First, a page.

RE: How to use vector analysis without using suffix notation

*To*: mathgroup at smc.vnet.net*Subject*: [mg39561] RE: [mg39543] How to use vector analysis without using suffix notation*From*: "David Park" <djmp at earthlink.net>*Date*: Sun, 23 Feb 2003 05:00:16 -0500 (EST)*Sender*: owner-wri-mathgroup at wolfram.com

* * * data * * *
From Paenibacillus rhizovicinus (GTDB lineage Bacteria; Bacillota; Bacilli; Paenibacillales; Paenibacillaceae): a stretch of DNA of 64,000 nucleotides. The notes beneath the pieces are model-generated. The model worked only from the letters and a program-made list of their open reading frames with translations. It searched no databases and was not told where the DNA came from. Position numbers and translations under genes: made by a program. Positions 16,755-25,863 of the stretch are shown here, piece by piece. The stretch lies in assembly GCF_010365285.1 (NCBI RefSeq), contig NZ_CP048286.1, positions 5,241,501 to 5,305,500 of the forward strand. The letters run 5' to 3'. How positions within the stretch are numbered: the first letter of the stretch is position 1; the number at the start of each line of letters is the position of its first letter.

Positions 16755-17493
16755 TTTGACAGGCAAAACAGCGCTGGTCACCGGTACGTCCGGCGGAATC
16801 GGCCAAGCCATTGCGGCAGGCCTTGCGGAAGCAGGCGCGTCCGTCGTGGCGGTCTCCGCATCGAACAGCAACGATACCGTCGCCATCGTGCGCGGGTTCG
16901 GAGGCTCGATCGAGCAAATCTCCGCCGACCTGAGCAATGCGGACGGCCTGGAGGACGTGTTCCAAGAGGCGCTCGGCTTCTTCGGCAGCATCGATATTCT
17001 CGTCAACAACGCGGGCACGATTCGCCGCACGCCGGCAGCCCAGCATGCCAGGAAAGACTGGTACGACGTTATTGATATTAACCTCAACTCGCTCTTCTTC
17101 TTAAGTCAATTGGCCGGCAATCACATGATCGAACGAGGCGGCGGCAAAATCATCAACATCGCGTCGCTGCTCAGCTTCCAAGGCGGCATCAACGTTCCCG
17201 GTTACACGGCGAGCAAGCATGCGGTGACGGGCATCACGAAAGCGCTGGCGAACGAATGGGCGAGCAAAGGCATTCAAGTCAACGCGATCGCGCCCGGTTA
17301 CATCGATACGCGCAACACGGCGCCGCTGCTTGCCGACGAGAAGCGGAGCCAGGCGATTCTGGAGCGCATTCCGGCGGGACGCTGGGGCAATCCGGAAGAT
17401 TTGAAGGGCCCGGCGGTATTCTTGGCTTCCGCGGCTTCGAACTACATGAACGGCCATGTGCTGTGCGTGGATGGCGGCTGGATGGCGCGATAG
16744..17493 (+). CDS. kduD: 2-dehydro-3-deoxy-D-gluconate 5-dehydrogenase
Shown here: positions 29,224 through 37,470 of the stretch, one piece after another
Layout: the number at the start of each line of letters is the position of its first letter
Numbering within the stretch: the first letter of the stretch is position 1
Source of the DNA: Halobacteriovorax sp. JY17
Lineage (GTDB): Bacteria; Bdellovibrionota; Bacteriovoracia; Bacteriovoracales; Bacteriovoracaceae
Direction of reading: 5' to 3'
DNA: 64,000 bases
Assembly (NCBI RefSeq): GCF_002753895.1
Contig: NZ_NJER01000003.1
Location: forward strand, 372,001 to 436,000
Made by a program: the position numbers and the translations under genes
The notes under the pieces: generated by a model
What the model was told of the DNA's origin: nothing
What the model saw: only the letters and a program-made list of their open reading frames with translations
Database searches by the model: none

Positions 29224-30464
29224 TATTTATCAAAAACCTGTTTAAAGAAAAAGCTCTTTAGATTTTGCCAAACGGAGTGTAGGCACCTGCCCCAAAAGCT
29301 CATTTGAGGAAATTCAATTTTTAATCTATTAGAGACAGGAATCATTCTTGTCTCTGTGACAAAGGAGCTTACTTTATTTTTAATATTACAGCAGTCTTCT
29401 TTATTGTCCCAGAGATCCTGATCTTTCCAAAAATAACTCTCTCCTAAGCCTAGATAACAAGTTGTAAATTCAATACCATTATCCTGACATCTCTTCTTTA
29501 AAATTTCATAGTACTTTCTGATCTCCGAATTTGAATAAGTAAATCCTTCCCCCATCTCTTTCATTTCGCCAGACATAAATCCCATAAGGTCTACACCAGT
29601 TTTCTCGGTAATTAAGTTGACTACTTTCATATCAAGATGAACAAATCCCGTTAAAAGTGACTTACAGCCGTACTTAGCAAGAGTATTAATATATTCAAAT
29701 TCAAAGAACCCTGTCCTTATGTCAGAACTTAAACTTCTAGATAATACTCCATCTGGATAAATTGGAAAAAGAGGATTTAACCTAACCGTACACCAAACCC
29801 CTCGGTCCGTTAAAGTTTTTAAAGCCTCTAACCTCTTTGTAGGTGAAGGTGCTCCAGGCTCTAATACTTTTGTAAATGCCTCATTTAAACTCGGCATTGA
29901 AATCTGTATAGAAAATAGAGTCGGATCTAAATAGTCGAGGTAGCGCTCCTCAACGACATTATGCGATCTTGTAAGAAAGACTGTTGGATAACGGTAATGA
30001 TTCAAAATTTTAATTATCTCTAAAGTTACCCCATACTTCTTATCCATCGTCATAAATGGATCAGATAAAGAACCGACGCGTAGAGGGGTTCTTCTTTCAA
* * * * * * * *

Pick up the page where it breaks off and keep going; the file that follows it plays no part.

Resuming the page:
Shi Jin, I am not certain of the exact meaning of your question. I am going to take it as: Can we do derivations in vector algebra in Mathematica without resorting to the list representation of vectors? The answer is definitely yes, but you have to work at it and probably write a lot of definitions and rules that implement the algebra in a symbolic manner. Here is an example for vector algebra. We are going to prove the vector triple product identity, (u x v) x w == (u.w)v - (v.w) u. The following proof was from the text "A Brief on Tensor Analysis" (p13) by James G. Simmonds and follows his notation. First, here is a little routine I find useful. LinearBreakout::usage = "LinearBreakout[f1, f2,...][v1, v2,...][expr] will break out the linear \ terms of any expressions within expr that have heads matching the patterns fi \ over variables matching the patterns vj. Example:\n f[a x + b \ y]//LinearBreakout[f][x,y] -> a f[x] + b f[y]"; LinearBreakout[f__][vars__][expr_] := expr //. {(g : Alternatives @@ {f})[p1___, a_ + b__, p2___] :> g[p1, a, p2] + g[p1, Plus[b], p2], (g : Alternatives @@ {f})[p1___, a_ b : Alternatives @@ {vars}, p2___] :> a g[p1, b, p2]} Now we can implement the linear behavior of vectors under the Dot product. Suppose that x and y are vectors. Then (a x + b y).(c x + d y) % // LinearBreakout[Dot][x, y] (a x + b y).(c x + d y) a c x.x + a d x.y + b c y.x + b d y.y We supplied LinearBreakout with the symbols that were to be regarded as vectors and everything else was treated as a scalar. To do the proof we first need a Lemma. (At this point it would be useful to switch to TraditionalForm by using menu\Cell\Default Output Format Type\TraditionalForm.) Cross[u, v] . Cross[u, v] Abs[Cross[u, v]]^2 % /. Abs[Cross[u, v]] -> Abs[u]*Abs[v]*Sin[\[Theta]] % /. Sin[x_]^2 -> 1 - Cos[x]^2 Expand[%] % /. (Abs[u]*Abs[v]*Cos[\[Theta]])^2 -> (u . v)^2 lemma1 = Abs[Cross[u_, v_]]^2 -> % The following code then sets out the derivation, complete with comments. Print["The result must lie in the plane of u and v. A and B are scalar functions."] step1 = Cross[Cross[u, v], w] == A[u, v, w]*u + B[u, v, w]*v Print["So a dot product with w must be 0"] (Distribute[#1 . w] & ) /@ step1 step2 = LinearBreakout[Dot][u, v][0 == %[[2]]] Print["The following is also a general scalar function"] ruleB = B[u, v, w] -> C[u, v, w]*u . w Print[ "Substitute and solve for A, Substitute in the initial expression, giving step3."] step2 /. ruleB ruleA = Solve[%, A[u, v, w]][[1,1]] step3 = step1 /. {ruleA, ruleB} Print["In the sepecial case when w \[Equal] u (step4)"] step4 = step3 /. w -> u Print["Taking the dot product of both sides with v"] step5 = Simplify[(LinearBreakout[Dot][u, v][#1 . v] & ) /@ step4] Print["Permuting the left hand side, simplifying and using lemma1."] step5 /. Cross[a_, b_] . c_ -> Cross[b, c] . a % /. x_Dot :> Sort[x] /. a_ . a_ -> Abs[a]^2 % /. lemma1 Solve[%, C[u, v, u]][[1,1]] Print["Taking the dot product of both sides of step3 with u"] step6 = Simplify[(LinearBreakout[Dot][u, v][#1 . u] & ) /@ step3] Print["Permuting the left hand side."] step7 = step6 /. Cross[a_, b_] . c_ -> -Cross[a, c] . b Print["Substituting from step4 and solving for C."] LinearBreakout[Dot][u, v][step7 /. Cross[Cross[u, v], u] -> Abs[u]^2*v - v . u*u] % /. x_Dot :> Sort[x] /. a_ . a_ -> Abs[a]^2 Solve[%, C[u, v, w]][[1,1]] Print["Therefore, substituting in step3..."] step3 /. %% I don't show the output because it is lenghtly and all in TraditionalForm, but you should get it by pasting all the above code into a notebook and evaluating. In a notebook I would close the Input cell so just the output was visible. In general, it should be possible to implement any kind of algebra in symbolic form by writing definitions or rules that implement its axioms, and perhaps by keeping a list of which symbols represent vectors or other special entities in the algebra. David Park djmp at earthlink.net http://home.earthlink.net/~djmp/ From: Shi Jin [mailto:jinzishuai at hotmail.com] To: mathgroup at smc.vnet.net Hi there, I want to derive some formula with Mathematica. I need to use many vectors and tensors. But it seems I have to define these vectors thru list, i.e., I have to define velocity vector as v={v1,v2,v3}, then Mathematica will know it is a vector. Then when I need v, it will use the expanded component form {v1,v2,v3} instead. This is a mess. Is there a to write vectors in a neat way, just like we do on paper? Thank you very much.